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Parent-Child Communication When a Child Has a Life-Threatening Illness

An interview with Eric Bouffet, MD, FRCPC and Ceilidh Eaton Russell, PhD(c), CCLS


A Swedish study published in 2004 looked at 429 parents who had lost a child to cancer and asked the questions: Did you talk to your child about the fact that they were going to die? If so, or if not, do you regret your decision? Although only 147 parents had that difficult conversation with their child, none of them regretted it, while 27% of parents who did not talk with their child about death regretted not doing so.

In 2018, POGO issued a seed grant to principal investigator Dr. Eric Bouffet and co-investigators Ceilidh Eaton Russell and Dr. Adam Rapoport to interview parents and children in order to learn how they talk together about the child’s illness, its impacts on their lives, their feelings and worries, including their feelings about dying if the child’s prognosis is not good.

POGO: What have you seen in your interactions with families who are dealing with a critically ill child?

Dr. Bouffet: What we see in our clinical practice is that while some parents are very open about talking to their child who has cancer, others don’t even want to use that word and they will tell the oncology team, “Don’t tell my child they have cancer.” At the same time, often the child knows and they will say to the child life specialist, or even the therapeutic clown, “I have cancer” or “I know I am going to die,” followed by “don’t tell my parents that I know.” Some children will even talk about when they will get their driver’s license or when they will get married. They are imagining a future they know they might never have, but also, they are trying to comfort their parents. Each party is trying to protect the other, so there is this mutual pretense.

Ms. Eaton Russell: Many parents who are able to talk openly with their child about their cancer diagnosis—even when the prognosis isn’t good and the child is aware they are going to die—often glow when they recount the conversations. They say that the time they spent together was meaningful and that they were able to offer some peace to their ill or dying child. At the other end of the spectrum, there are many families who cannot manage these tough conversations around end of life, and for some of them, when I see them months or even years after their child has died, the angst is palpable.

Related Story : Dying Without a Voice – Communication When a Child Can No Longer Speak

POGO: Your study interviews parents and children. How do you get children to open up about what is happening to them when they might not have the words?

Ms. Eaton Russell: We have this activity book with beautiful illustrations to help kids communicate. They can demonstrate how they feel about what is happening to them or they can tell the story as though it is happening to someone else so it does not feel as threatening. It is very informative for both us and for the children.

POGO: What does this funding mean for your clinical practice? What are you hoping to accomplish with this research?

Dr. Bouffet: It is about quality of life—today, but also for the future of this family and how they will feel when they reflect about the time they spent with their child at what is probably the most intense period of their lives.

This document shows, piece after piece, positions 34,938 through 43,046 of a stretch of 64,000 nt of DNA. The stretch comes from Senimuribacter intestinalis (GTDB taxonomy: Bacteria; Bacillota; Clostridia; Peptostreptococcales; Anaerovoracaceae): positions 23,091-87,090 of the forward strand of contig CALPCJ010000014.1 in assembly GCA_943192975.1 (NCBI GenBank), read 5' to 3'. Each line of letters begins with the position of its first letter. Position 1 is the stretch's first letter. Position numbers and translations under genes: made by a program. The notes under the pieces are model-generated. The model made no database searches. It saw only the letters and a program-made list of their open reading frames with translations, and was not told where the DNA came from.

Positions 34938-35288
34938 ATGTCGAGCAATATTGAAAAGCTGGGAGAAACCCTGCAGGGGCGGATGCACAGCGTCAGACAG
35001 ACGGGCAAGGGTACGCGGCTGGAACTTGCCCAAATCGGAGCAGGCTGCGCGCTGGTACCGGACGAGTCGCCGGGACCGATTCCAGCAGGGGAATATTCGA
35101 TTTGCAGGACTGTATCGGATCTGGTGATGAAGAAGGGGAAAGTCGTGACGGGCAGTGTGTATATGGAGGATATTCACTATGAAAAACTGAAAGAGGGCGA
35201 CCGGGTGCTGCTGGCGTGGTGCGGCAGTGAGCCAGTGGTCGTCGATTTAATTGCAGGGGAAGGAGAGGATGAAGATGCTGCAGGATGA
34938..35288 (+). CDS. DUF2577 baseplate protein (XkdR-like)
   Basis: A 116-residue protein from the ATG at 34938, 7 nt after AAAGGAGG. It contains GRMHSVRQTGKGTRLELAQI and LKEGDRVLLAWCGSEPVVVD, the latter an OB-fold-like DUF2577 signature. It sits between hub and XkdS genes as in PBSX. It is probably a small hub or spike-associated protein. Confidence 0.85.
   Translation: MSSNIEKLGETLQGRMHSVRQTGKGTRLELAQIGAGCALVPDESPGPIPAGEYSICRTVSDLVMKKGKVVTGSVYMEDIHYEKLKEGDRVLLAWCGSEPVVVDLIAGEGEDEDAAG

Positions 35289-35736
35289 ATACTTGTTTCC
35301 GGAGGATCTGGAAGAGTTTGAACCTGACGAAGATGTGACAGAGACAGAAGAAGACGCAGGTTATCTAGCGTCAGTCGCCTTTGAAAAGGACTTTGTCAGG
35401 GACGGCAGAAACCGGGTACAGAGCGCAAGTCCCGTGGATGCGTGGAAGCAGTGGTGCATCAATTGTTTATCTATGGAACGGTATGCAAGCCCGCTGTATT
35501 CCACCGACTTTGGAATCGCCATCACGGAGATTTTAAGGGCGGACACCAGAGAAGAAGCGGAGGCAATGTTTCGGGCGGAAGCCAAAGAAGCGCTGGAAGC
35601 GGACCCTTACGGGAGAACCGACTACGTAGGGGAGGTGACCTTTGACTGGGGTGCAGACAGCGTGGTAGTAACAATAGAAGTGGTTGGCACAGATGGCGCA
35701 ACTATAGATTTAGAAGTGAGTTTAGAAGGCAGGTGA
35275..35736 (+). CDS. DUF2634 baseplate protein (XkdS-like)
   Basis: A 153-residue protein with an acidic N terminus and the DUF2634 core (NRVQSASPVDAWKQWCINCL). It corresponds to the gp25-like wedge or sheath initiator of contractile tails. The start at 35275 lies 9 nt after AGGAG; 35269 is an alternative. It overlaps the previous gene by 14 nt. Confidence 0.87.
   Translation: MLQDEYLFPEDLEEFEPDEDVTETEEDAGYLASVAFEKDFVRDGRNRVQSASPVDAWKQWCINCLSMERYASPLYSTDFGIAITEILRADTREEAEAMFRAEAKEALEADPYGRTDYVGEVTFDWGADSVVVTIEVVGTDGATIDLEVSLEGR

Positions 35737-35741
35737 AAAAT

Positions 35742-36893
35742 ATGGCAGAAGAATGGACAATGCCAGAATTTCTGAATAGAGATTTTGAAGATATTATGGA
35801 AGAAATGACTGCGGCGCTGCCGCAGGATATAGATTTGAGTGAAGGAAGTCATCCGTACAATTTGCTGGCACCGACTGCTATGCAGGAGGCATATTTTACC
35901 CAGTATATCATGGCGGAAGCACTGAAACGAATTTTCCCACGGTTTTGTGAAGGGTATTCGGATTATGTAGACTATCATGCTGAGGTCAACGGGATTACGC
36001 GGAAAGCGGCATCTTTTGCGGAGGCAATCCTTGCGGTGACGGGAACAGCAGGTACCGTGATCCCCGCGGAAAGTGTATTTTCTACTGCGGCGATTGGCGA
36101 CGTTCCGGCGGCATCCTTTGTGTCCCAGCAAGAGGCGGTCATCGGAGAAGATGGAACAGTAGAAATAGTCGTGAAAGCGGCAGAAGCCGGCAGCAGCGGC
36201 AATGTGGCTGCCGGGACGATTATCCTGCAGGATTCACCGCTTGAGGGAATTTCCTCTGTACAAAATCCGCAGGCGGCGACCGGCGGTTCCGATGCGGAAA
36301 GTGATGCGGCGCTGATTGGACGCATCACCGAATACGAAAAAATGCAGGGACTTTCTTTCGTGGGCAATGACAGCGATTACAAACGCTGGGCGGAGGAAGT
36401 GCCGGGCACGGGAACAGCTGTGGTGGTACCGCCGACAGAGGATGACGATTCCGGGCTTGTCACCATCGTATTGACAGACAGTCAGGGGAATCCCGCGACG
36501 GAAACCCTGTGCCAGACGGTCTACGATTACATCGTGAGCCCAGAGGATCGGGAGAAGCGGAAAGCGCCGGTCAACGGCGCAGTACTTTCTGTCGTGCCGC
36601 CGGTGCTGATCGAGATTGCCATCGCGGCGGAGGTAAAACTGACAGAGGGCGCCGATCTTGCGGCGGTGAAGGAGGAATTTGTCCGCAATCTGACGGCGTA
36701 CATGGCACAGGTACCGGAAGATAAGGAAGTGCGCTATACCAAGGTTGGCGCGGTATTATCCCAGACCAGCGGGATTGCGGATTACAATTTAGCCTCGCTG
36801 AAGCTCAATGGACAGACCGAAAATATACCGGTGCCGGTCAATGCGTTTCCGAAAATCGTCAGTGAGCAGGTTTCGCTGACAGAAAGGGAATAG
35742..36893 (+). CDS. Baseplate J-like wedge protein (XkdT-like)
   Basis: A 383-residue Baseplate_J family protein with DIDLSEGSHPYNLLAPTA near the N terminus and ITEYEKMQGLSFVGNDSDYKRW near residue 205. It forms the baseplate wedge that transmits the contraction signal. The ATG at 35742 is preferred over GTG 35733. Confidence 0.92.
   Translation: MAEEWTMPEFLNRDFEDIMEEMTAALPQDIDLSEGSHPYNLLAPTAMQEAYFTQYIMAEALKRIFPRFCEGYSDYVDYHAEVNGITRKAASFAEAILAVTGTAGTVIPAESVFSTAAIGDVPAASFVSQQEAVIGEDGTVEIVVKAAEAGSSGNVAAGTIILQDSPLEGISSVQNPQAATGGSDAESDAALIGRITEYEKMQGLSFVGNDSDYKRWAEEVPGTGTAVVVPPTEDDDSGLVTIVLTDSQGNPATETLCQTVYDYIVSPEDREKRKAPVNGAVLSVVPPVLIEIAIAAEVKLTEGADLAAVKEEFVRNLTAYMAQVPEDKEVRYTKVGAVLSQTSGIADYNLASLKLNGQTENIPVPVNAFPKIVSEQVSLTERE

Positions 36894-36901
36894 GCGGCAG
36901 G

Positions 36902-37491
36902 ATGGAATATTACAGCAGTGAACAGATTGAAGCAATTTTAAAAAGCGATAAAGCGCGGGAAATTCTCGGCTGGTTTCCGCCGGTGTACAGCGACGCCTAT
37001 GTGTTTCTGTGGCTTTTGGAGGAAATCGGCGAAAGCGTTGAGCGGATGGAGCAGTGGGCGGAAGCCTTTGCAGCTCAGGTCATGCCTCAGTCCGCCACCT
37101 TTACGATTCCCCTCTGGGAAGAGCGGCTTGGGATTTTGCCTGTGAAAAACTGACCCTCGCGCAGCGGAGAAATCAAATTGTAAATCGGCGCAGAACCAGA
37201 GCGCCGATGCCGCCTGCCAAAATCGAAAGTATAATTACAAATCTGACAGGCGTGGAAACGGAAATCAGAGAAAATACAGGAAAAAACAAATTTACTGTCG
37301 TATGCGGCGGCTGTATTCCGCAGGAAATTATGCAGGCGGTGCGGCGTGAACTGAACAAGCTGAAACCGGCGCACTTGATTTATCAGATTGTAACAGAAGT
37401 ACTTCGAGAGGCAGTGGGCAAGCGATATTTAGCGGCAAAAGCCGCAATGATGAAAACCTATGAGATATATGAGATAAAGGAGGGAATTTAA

Ms. Eaton Russell: I hope we can develop some strategies to help families who are struggling with this topic begin to talk openly with their critically ill child, regardless of the child’s prognosis. It would be great to develop some tools to train frontline staff to encourage families to have these difficult conversations. Potential future research could be piloting workshops for families or piloting a clinical role to work directly with the oncology team and the family to focus on supporting open communication between parents and their sick or dying child.

Dr. Bouffet: Research, particularly in a university or hospital setting, is typically labs, equipment and people who are making fabulous discoveries, but there are also very important needs for the psychosocial aspects of illness. Not all funding agencies are supportive of qualitative research, so this POGO seed grant is fantastic because even if it’s not going to “save lives,” it has the potential to make significant change in the quality of life of the families and patients we treat. I am very grateful to POGO for supporting this type of research; it can have a big impact on our practice.

POGO: What kind of impact has it had on you personally?

Ms. Eaton Russell: Childhood cancer treatment, especially when end of life is a reality, can be such an intimate time and an opportunity for meaningful connections. It is a real privilege to learn from families and to be able to share what I’ve learned to help other families make the most of the time they have together in a different way than they might have otherwise.

Dr. Bouffet: The results of this research can give healthcare providers more confidence when we speak to patients and families about their critically ill child, and so it must be shared. We often “do not have the guts” to tell the truth, but we have learned through our interviews that it is critical for children to be able to talk to someone and share their thoughts and fears. It is also critical for parents to be informed. Much of this knowledge is new and can change our practice.


Dr. Eric Bouffet is a professor of paediatrics at the University of Toronto, Garron Family Chair in Childhood Cancer Research and Head of the Neuro-oncology Section in the Division of Haematology/Oncology at SickKids in Toronto.

 

Ceilidh Eaton Russell is a researcher trained as a chid life specialist at SickKids and is Director of Research and Evaluation at the Dr. Jay Children’s Grief Centre.

 

 

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